The latest updates from the National Hurricane Center as of 7:00 AM Saturday show Nate has maximum sustained winds of 85 mph. Hurricane Nate is expected to make landfall as a Category 1 hurricane sometime Saturday night into Sunday morning near Gulfport, MS.
This track has shifted slightly east and brings the possibility of just one landfall, somewhere between Mississippi and Alabama, versus the possibility of a Plaquemines Parish landfall, before a second along the Mississippi Coast. The timing of the turn to the north will play a big part in what we can expect to see in terms of wind and rain.
A hurricane warning remains in effect for most of the viewing area including Southern Tangipahoa, St. Tammany, St. John, St. Charles, Jefferson, Orleans, Plaquemines and St. Bernard Parishes as well as all of coastal Mississippi.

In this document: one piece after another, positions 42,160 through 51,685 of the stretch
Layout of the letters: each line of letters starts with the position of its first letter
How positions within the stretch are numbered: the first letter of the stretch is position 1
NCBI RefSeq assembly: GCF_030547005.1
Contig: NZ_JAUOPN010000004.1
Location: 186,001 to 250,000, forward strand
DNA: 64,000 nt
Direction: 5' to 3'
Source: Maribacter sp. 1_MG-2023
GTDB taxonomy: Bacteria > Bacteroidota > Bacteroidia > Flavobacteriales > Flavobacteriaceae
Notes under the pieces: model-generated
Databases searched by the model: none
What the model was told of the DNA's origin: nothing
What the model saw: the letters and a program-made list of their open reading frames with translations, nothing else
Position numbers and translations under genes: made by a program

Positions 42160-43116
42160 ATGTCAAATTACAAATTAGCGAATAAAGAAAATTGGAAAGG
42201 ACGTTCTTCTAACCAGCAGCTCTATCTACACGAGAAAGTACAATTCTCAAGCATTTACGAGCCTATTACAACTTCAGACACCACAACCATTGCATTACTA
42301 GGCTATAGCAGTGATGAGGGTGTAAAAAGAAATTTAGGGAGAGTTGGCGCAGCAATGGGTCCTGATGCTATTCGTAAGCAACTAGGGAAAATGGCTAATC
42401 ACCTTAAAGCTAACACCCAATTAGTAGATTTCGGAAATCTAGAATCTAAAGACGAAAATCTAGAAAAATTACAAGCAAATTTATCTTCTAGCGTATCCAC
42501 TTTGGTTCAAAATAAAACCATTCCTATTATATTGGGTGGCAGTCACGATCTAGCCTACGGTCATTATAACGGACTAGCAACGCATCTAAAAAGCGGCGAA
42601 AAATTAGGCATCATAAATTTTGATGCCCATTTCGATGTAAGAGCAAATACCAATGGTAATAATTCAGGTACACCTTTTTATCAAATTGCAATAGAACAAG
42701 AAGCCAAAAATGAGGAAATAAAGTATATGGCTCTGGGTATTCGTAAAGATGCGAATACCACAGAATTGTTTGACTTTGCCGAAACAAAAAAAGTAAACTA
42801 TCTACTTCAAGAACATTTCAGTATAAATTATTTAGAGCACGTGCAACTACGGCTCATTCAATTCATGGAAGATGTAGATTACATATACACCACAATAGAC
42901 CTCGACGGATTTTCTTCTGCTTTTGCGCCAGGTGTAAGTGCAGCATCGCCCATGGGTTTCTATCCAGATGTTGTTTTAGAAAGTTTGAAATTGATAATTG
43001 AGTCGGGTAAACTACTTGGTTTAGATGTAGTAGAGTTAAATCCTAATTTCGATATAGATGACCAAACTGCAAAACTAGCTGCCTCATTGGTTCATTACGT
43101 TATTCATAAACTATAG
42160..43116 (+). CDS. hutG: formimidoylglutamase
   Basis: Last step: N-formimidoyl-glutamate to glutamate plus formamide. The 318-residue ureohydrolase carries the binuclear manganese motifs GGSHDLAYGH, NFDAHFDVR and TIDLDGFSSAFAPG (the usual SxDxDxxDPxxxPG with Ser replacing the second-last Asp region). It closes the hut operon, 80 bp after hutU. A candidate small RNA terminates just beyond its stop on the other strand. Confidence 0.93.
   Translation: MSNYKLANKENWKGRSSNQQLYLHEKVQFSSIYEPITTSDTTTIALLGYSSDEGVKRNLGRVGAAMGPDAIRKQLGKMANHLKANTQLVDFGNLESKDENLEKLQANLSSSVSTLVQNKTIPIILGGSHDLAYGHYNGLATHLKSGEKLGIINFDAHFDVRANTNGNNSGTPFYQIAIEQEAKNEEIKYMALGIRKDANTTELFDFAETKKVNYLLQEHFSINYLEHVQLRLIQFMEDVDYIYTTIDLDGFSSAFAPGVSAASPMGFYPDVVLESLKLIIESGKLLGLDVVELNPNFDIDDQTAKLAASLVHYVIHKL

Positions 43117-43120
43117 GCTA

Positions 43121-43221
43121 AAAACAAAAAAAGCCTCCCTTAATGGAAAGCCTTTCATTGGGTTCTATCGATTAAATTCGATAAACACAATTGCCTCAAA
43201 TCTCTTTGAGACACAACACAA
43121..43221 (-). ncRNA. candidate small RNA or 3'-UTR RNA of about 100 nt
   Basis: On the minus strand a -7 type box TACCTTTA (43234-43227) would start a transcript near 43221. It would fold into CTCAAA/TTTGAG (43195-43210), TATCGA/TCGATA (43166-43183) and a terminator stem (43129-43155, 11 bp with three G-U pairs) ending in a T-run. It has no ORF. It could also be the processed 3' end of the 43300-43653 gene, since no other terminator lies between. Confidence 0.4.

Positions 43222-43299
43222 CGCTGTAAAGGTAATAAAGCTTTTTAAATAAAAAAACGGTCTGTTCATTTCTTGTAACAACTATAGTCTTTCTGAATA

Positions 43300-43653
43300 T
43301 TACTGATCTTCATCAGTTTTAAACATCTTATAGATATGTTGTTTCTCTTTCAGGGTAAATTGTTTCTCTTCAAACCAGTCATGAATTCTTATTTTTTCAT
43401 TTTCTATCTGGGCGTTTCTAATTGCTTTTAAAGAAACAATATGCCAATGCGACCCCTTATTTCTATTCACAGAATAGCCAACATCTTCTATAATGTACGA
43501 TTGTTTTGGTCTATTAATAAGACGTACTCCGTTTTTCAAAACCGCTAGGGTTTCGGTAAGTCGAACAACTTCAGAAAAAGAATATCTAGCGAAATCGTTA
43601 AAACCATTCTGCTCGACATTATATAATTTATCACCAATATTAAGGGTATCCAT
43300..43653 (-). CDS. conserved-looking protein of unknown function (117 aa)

A tropical storm warning is in effect for Lafourche, Terrebone, St. James, Northern Tangipahoa and Washington Parishes as well as Pearl River County, MS.
Storm surge remains the greatest threat for our area and we still expect the possibility for a 5-9' storm surge along the eastern shores of Plaquemines and St. Bernard Parishes as well as coastal Mississippi. A four to seven foot surge is possible along the eastern half of St. Tammany's shoreline along Lake Pontchartrain, meanwhile 3-5 feet is possible for the rest of Lake Pontchartrain and along the coasts of Terrebonne and Lafourche Parishes.
We will continue to expect the worst conditions from Nate for Louisiana to move in by late evening Saturday through early Sunday. Nate is moving quickly at 22 mph to the north west, with a central pressure of 986 mb.
The center of Nate will already be well inland by early Sunday afternoon. New Orleans Mayor Mitch Landreau has issued a parish wide curfew from 6 PM Saturday through 6 AM Sunday.